Mesoscale Self-Assembly of Hexagonal Plates Using Lateral Capillary Forces: Synthesis Using the “Capillary Bond”

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Overview

Reference:

  • [1] Bowden, N., Choi, I.S., Grzybowski, B.A., & Whitesides, G.M. J. Am Chem. Soc. 121, 5373-5391 (1999).

Keywords: Self-Assembly, Capillary Forces, Hydrophobic / Hydrophilic, Meniscus, Mesoscale

Summary

Bowden, Choi, Grzybowski, and Whitesides took advantage of capillary forces to induce mesoscale self-assembly of millimeter-sized hexagons. This example of self-assembly is particularly innovative because most other instances of self-assembly are on the molecular scale.

Bowden et. al. studied hexagonal pieces (1.2 mm by 5.4 mm) of solid PDMS floating on top of perfluorodecalin (PFD) and covered with a layer of water. PDMS has a density between that of PFD and water, so the hexagons stayed at the interface between the two liquids. The researchers chose to use PFD and water in part for their "high" interfacial energy with each other <math>\left(\gamma=.05 \frac{J}{m^2}\right)</math> which led to strong capillary forces. The controlled variable in this experiment was the number of hydrophobic edges on the hexagons. PDMS is naturally hydrophobic, but the researchers oxidized certain edges and one face of each hexagon to make these areas hydrophilic. This study compares all fourteen different ways of combining hydrophilic and hydrophobic edges on hexagons (see figure below).

Shown are all fourteen ways to combine hydrophobic and hydrophilic edges on a hexagon. (thick lines=hydrophobic, thin lines=hydrophilic) The bracketed numbers under each hexagon indicate which of the six faces are hydrophobic. Fig. 2 from [1]

After fabricating a set of matching hexagons, the researchers placed the hexagons at the interface. The scientists then shook the container with an orbital shaker and studied the resulting self-assembled arrangements of hexagons. Here are a couple examples of array patterns they observed:

  • Hexagons with six hydrophilic edges or six hydrophobic edges assembled into tightly-packed arrays. Each edge in the interior of an array touches another edge.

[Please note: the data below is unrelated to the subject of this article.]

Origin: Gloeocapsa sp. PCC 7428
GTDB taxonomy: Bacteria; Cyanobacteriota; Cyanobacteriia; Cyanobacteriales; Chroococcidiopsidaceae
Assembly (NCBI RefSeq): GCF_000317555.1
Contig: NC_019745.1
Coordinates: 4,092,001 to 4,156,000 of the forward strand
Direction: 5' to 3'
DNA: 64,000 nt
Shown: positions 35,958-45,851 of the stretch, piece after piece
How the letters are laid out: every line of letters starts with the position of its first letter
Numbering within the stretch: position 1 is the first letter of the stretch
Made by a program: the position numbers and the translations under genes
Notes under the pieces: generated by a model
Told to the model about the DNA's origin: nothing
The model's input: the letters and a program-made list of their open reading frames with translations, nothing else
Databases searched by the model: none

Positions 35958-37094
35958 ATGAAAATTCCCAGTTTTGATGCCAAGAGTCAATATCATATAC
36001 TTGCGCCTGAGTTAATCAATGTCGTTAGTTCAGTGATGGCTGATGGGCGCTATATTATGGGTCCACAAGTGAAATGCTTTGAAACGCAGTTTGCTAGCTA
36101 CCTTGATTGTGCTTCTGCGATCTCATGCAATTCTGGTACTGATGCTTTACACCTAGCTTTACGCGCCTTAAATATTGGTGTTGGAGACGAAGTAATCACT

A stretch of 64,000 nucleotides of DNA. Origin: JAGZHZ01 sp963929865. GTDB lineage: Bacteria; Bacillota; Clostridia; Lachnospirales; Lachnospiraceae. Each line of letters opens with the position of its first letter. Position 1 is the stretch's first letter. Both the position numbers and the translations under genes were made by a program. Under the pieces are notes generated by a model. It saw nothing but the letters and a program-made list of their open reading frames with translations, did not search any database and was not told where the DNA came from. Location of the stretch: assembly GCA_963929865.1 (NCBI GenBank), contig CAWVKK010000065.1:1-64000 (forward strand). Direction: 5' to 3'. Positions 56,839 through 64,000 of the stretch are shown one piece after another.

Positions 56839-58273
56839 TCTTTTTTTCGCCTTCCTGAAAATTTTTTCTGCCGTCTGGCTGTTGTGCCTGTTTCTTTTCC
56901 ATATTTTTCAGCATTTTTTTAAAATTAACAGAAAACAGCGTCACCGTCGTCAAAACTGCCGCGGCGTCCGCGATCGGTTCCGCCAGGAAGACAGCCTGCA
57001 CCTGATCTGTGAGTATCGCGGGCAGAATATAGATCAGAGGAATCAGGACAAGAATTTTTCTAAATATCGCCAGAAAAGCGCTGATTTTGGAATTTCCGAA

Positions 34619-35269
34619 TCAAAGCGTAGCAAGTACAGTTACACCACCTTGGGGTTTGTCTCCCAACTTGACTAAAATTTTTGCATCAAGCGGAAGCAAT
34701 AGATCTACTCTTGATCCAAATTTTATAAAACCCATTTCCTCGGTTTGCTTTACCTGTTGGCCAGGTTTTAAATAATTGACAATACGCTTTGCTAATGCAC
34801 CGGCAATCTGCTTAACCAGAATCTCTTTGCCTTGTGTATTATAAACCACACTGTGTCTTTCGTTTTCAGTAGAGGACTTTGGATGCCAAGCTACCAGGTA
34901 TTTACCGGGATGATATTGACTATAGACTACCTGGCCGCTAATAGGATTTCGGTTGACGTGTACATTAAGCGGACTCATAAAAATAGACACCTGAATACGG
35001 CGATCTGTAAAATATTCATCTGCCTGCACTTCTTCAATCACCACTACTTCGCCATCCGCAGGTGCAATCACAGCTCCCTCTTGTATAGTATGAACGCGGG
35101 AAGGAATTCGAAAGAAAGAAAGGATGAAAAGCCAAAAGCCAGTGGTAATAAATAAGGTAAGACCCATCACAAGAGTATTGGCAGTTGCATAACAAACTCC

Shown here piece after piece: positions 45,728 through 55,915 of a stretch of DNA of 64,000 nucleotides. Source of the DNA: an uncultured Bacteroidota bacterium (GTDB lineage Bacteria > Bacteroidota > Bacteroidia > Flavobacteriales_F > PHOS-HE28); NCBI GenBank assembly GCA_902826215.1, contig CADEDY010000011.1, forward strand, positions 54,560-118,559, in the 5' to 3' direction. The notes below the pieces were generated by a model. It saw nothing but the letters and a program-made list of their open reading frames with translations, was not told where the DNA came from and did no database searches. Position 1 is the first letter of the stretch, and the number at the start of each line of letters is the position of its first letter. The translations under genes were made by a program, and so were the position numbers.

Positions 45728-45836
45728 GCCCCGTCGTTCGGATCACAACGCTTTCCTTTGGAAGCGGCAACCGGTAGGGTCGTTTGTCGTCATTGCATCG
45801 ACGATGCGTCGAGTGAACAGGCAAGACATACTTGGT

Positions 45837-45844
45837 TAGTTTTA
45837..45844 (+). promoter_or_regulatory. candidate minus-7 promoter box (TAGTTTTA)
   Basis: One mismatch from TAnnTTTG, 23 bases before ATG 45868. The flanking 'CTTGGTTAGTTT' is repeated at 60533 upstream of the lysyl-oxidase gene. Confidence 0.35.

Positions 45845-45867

• Hexagons with only one hydrophobic edge formed dimers. The hydrophobic edges paired up with each other.
  • Hexagons with two adjacent hydrophobic edges assembled into trimers.
  • A honeycomb array assembles from hexagons with alternating hydrophobic and hydrophilic edges (see image a below).
Honeycomb arrays formed by hexagons with three hydrophilic edges and three hydrophobic edges. Fig. 12 from [1]

As one can see, modifying the surface properties of the PDMS pieces leads to a variety of different self-assembled arrays. In addition to varying the configuration of surface-modified edges, Bowden et. al. also varied the thickness of the hexagons, the densities of the water and PDMS by adding potassium bromide and iron oxide respectively, and the fraction of an edge that was oxidized. The article also delves into the effect of hexagons which do not float levelly, but rather tip to one side because of asymmetrical capillary forces.

Soft Matter Details

Mesoscale/Length Scale: The mesoscale is an interesting length scale at which the approaches to soft matter may be particularly applicable. The authors write that "a mesoscopic object is one whose dimensions are comparable to the characteristic length of a phenomenon being examined [1, p. 5374]." In soft matter, we look at length scales to determine the relevancy of competing forces. Finding a situation where an object's length is on the same order of magnitude as a phenomenon's length scale may be a good way to find interesting problems. In the hexagon experiments, using hexagons with dimensions on the scale of the meniscus certainly led to interesting self-assembly behavior.

The authors also state that a mesoscopic object is of "a size qualitatively intermediate between small (molecular) and large (easily manipulated by conventional means) [1, p. 5374]. Because mesoscopic objects are hard to assemble by conventional means, self-assembly is an attractive process to investigate at the mesoscale.

Self-assembly, Energy on order of energy fluctuations: Right in the introduction of the paper, the authors address the analogous energy scales for molecular and mesoscale self-assembly; the forces of non-covalent bonds organizing molecules into self-assembled structures are on the order of forces from collisions due to Brownian motion, while the capillary forces assembling the hexagons are on the same scale as forces from the orbital shaker. The forces from Brownian Motion and from the orbital shaker can help instigate self-assembly by randomly bringing components close to each other, but can also break up aggregates.

Capillary Forces/Capillary Bond: The forces bringing the hexagons together originate from the minimization of the surface area of the PFD/water interface. The liquid interactions with the edges of the hexagons create menisci which increase the surface area. Rearrangement of the hexagons can minimize the additional meniscus surface area. The summary of Modeling Menisci and Capillary Forces from the Millimeter to the Micrometer Size Range is a good source for a description of the attractive and repulsive capillary forces between floating objects. For another demonstration of capillary forces at work, one may observe the aggregation of a few Cheerios floating in a bowl of milk (The ‘Cheerios Effect’).